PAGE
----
We were back on the road with our horses and wagon and it took days to reach Calonge, where we could cross the river Rhine on our way to Holland. On one occasion, we did not find a place to observe curfew and we were stranded in front of a small farm. A lady had answered the door, but she did not let us camp on her property. Fortunately, the British patrol forced her to give us shelter for the night in her home. However, our parents understood her fear and elected to stay in an empty pigpen in her stable. Staying with the animals was warm and we slept quite well on the straw. In the morning, we learned that the lady had lost her husband and her sons in the war. And she felt that the prisoners the war brought to help her farm were not trustworthy. But when she learned about our plight, she became very hospitable, brought milk for our baby brother and our sisters; and she even brought something for all of us to eat. We did not take up more of her time than needed and thanked her for her hospitality and kindness. We ourselves learned that being friendly, polite, and kind went a long way to get people to help us where we were going (Ephesians 5:20).

Grace kept traveling a step ahead of us

Our journey appeared as if it had been mapped out for us. We had to be in certain places to find our own destiny. Again and again unexpected occurrences kept changing our intentions. The adjustments to the life we were forced to live wore us down. If it had not been for our strong faith of my parents, heaven only knows where we would have ended. Events began to shape us into an enduring family that could face the worst that was yet to come. We were facing to start life over with nothing and from nothing. During the war, we had land to grow our food, raise our beef, milk our cows, and so many other things we had and did. Now, we had no jobs, no home, and no country. If we had been traveling in the American Zone, we would have been shipped back to Russia, for that was where our parents were born, and we children, except for our baby brother, who was born in Germany, we all were born in Poland. Fortunately, we were traveling in the British Zone and the English did not send people back to Stalin.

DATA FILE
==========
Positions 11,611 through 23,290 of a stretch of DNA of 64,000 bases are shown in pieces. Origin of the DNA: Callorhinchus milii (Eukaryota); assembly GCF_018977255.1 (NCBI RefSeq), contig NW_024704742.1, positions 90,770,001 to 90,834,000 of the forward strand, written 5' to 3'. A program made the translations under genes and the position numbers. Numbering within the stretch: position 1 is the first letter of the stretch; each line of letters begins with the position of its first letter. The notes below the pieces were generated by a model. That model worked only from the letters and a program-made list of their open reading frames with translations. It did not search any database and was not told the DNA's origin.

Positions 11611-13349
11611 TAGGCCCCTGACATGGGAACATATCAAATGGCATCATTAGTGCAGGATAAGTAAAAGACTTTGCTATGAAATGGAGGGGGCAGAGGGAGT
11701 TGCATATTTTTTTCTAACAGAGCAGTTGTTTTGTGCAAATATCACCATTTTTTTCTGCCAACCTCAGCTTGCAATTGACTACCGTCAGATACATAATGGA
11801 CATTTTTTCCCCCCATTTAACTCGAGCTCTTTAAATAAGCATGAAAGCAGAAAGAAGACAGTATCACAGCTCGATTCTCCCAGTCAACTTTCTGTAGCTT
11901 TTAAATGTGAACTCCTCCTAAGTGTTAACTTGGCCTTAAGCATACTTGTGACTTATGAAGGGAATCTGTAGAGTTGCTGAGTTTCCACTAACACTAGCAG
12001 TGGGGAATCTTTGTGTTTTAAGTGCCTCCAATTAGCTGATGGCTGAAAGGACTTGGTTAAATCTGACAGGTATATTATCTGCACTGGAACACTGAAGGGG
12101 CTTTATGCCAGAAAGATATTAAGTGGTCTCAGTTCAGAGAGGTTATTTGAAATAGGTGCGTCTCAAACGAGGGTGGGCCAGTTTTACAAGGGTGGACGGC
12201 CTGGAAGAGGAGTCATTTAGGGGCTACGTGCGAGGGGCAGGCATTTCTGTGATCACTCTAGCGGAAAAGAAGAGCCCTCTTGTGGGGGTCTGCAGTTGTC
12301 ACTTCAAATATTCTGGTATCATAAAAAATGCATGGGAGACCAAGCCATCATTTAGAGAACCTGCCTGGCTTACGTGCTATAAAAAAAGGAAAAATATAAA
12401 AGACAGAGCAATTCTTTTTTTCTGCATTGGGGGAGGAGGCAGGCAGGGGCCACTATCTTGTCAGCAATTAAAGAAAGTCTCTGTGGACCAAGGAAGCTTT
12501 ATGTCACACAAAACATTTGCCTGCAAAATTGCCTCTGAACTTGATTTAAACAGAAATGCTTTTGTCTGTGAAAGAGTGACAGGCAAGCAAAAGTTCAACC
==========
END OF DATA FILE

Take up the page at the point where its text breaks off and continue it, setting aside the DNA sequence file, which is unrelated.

Cologne was a huge city. In fact, the entire Ruhr area was an industrial metropolis that the French coveted and invaded after World War I. Hitler used the French violation of the treaty to gain the German people and the chancellery of Germany from Hindenburg. Hitler was one of the most clever politicians the world has ever seen, and he is being copied today all over the world. He used a very simple but brutal and ruthless concept that begins small, but grows into a gigantic totalitarianism. He employed demolition experts in the major cities, proving that the police are useless, and that his “Brown Jackets” could take care of these bandits whom they themselves employed. Hitler, himself, had Hindenburg join him in the Munich rebellion and where the police killed a dozen “Brown Jackets.” Can we help it, but see similar tactics in our time by our parties blaming it on the police? We are not the first being fooled, nor shall we be the last; however, we are the ones that keep suffering. Jesus, our Lord, warned us not to allow such things to happen. For a person who betrays his own people, it would have been better, “If he was never born.” I shall share my understanding as to why God does not stop such people in another chapter.

“Woe to the world for temptations to sin! For it is necessary that temptation come, but woe to the man by whom the temptations comes“ (Matthew 18:7).  

And as they were at table eating, Jesus said, “Truly, I say to you, one of you will betray me, one who is eating with me.” They began to be sorrowful, and to say to him one after another, “Is it I?” He said to them, “It is one of the twelve, one who is dipping bread into the dish with me. For the Son of man goes as it is written of him, but woe to that man by whom the Son of man is betrayed! It would have been better for that man if he had not been born” (Mark 14:18-21).

Grace helped us deal with the unexpected